Jury Finds Creator of MetaBirkins Liable Under Trademark Law
Hermès Prevails on MetaBirkins Trademark Claim: First Amendment "Fair Use" Defense May Work Better in Copyright Cases
- After three days of deliberation, a federal jury in New York delivered a verdict in favor of luxury fashion brand Hermès International SA in its lawsuit against artist Mason Rothschild over his sale of "MetaBirkins" nonfungible tokens (NFTs).
- Specifically, the jury found Rothschild liable for trademark infringement, trademark dilution and unlawful cybersquatting.
- The jury also found that Rothschild's MetaBirkin NFTs failed to qualify as protected speech under the First Amendment.
After three days of deliberation, a federal jury in New York delivered a verdict in favor of luxury fashion brand Hermès International SA in its lawsuit against artist Mason Rothschild over his sale of "MetaBirkins" nonfungible tokens (NFTs).
Specifically, the jury found Rothschild liable for trademark infringement, trademark dilution and unlawful cybersquatting. The jury also found that Rothschild's MetaBirkin NFTs failed to qualify as protected speech under the First Amendment.
Rothschild, also known as Sonny Estival, created and sold approximately 100 MetaBirkin NFTs in late 2021, which prompted Hermès to sue Rothschild under federal trademark laws, claiming that Rothschild's NFTs infringe its famous Birkin handbags both in name and appearance.
Rothschild advanced the theory that his MetaBirkin NFT project served as an "artistic experiment" focusing on society's fixation with status symbols like luxury handbags. His argument that his NFTs are works of art protected by the First Amendment – no different from Andy Warhol's well-known renditions of Campbell's soup cans – would seem to be better suited to a copyright dispute.
In 1994, the U.S. Supreme Court held that 2 Live Crew's rendition of "Pretty Woman" qualified as fair use under U.S. Copyright Law, despite taking significant elements from Roy Orbison's 1964 hit single, "Oh Pretty Woman." (See Campbell v. Acuff-Rose Music Inc., 510 U.S. 569 (1994).) Justice David Souter, writing for the Supreme Court, made clear that analyzing the factors to make such a determination of "transformative use" constitutes a subjective test; the factors must be applied on a case-by-case basis.
Accordingly, Rothschild relied upon the decades-old "Rogers" legal test. First defined in a case brought by famed dancer Ginger Rogers against the producers and distributors of a Fellini film called "Ginger and Fred," the standard allows artists to use a trademark without permission so long as such use meets a minimal level of artistic relevance and does not explicitly mislead consumers. (See Rogers v. Grimaldi, 875 F.2d 994 (2d Cir. 1989).)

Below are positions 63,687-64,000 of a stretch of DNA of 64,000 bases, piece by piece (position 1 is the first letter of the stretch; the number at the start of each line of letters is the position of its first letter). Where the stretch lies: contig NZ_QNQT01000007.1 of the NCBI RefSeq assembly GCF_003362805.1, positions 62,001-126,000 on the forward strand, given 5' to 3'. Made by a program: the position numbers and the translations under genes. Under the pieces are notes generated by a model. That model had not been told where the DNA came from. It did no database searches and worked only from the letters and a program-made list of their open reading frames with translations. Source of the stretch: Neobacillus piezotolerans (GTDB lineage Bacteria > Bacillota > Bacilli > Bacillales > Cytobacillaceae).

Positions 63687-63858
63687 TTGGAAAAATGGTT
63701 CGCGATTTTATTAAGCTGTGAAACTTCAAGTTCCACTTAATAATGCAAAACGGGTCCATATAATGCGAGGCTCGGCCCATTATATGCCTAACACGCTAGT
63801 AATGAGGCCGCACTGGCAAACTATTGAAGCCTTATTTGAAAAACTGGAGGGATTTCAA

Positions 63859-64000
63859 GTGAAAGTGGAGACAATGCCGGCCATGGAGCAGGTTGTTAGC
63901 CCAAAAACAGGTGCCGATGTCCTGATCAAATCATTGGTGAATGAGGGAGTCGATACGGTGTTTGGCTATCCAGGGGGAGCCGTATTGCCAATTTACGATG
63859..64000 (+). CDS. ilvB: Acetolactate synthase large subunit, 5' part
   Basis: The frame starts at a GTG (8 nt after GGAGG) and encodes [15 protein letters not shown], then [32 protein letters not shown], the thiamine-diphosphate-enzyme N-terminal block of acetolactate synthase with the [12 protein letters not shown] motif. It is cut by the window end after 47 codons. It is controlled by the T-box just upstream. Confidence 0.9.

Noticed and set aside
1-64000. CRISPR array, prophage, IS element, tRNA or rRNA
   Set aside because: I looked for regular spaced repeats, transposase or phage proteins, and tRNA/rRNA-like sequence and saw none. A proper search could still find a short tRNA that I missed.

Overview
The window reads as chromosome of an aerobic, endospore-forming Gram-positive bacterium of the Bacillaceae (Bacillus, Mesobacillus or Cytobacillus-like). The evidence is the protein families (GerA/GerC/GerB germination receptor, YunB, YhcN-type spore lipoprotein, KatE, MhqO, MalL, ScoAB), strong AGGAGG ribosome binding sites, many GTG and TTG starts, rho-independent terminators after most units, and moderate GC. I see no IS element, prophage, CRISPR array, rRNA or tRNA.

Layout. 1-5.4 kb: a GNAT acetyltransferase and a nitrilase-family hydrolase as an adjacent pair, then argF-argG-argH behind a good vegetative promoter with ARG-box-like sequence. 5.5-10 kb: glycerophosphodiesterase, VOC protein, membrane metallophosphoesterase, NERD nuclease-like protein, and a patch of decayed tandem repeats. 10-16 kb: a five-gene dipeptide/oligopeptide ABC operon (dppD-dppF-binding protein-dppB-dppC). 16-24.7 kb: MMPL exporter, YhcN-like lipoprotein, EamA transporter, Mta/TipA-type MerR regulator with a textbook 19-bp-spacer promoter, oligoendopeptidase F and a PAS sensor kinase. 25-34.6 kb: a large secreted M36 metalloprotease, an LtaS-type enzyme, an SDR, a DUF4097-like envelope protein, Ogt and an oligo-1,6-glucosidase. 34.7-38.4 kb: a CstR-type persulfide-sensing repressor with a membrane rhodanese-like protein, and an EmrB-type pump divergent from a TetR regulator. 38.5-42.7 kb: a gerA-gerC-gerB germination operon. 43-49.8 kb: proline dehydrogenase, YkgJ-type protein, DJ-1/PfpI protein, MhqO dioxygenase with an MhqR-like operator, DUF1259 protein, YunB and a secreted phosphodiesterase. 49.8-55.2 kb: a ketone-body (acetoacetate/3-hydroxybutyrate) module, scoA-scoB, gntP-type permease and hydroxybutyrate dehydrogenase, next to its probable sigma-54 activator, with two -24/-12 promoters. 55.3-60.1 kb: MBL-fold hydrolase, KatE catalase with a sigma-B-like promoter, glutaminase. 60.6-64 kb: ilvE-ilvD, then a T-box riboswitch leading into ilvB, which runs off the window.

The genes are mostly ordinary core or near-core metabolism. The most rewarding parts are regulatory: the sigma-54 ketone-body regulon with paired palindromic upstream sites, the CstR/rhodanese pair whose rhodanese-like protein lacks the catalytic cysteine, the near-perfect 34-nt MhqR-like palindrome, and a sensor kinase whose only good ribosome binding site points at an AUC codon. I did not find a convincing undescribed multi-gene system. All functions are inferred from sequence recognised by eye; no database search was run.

While there are similarities between the Campbell test and Rogers test, under trademark law, trademark disputes focus on consumer attitudes and understanding of the source of goods. Trademark law requires a court to determine whether consumers are likely to believe that the allegedly infringing words, logos, packaging or product design were used, endorsed, authored or sponsored by the brand owner. However, under copyright law, copyright disputes do not take consumer attitudes into consideration. Instead, they center on the purpose and character of use, the nature of the original work, the substantiality of the material used and any effect the use will have on the market for the original.
Here, however, Hermès did not bring its claims under copyright law but rather trademark law and introduced evidence at trial supporting its claims of likelihood of confusion, including survey evidence, marketing methods and trade channels. Additionally, Hermès introduced evidence showing that Rothschild's endeavor was not purely artistic but heavily commercialized as he encouraged others to market his MetaBirkins to drive up their value. And, although not currently selling NFTs in the marketplace, Hermès also offered evidence that it contemplates entering the virtual reality market with its own digital products, thus staking its trademark claim in the metaverse as well as the physical realm.
Interestingly, the Supreme Court will be taking on a trademark parody case over a dog toy that uses elements of the well-known Jack Daniels whiskey bottle. The defendant VIP Products LLC argues that its "Bad Spaniels" dog toy is a parody and also relies upon the Rogers case, employing arguments similar to those made by Rothschild. Although this dispute has nothing to do with NFTs and there are many divergent facts, the Supreme Court's ruling in that case will almost assuredly have some bearing on Rothschild's likely appeal of the trial court's decision to the U.S. Court of Appeals for Second Circuit.
At this stage, brand owners, artists and those working in the field of virtual reality have more guidance as to limits on third-party use of well-known brands and designs, but the courts are likely to continue grappling with this developing field over the next several years.
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